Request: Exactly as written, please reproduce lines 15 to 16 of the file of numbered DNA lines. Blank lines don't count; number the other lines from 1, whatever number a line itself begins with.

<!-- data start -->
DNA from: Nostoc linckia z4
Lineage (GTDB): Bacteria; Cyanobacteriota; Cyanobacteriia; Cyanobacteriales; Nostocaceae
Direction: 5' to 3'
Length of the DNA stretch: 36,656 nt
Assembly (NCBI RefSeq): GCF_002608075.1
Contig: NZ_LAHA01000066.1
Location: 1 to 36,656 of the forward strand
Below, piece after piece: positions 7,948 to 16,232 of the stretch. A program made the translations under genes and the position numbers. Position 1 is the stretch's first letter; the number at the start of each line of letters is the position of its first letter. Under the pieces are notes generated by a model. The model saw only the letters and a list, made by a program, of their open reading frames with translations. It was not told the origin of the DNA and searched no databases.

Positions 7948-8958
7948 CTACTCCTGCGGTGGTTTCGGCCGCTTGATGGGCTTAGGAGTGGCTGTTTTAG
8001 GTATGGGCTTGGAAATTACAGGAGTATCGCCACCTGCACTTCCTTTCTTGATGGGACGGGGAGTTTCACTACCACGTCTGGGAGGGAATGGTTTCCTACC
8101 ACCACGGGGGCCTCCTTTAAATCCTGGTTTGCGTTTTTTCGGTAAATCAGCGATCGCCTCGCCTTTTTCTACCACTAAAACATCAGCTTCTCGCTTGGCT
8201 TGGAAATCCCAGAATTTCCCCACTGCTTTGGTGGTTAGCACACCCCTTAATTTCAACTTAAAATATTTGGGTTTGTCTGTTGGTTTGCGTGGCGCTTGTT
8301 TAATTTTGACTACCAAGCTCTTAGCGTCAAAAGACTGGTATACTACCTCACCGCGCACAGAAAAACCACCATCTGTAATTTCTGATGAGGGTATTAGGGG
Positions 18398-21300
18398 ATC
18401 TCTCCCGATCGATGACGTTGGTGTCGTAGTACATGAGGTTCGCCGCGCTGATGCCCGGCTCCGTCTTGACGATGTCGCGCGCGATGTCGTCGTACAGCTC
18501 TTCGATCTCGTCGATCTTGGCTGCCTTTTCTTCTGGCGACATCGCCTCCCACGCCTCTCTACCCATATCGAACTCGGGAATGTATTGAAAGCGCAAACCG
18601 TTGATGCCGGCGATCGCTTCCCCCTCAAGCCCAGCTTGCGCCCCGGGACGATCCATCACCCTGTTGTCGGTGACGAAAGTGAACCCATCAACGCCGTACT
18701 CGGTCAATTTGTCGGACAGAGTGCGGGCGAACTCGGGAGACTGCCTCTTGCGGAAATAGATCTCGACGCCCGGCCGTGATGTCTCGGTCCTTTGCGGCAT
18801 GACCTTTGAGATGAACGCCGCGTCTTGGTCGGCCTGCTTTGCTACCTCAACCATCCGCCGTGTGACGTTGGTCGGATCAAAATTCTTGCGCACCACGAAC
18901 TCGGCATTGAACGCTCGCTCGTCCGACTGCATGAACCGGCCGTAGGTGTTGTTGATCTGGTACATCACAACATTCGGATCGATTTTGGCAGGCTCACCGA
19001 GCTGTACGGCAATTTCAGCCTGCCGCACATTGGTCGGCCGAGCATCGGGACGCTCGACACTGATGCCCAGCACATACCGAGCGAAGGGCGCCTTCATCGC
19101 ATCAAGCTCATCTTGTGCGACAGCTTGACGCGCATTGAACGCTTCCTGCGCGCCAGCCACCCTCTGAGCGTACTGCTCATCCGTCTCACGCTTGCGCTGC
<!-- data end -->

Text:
Positions 18398-21300
18398 ATC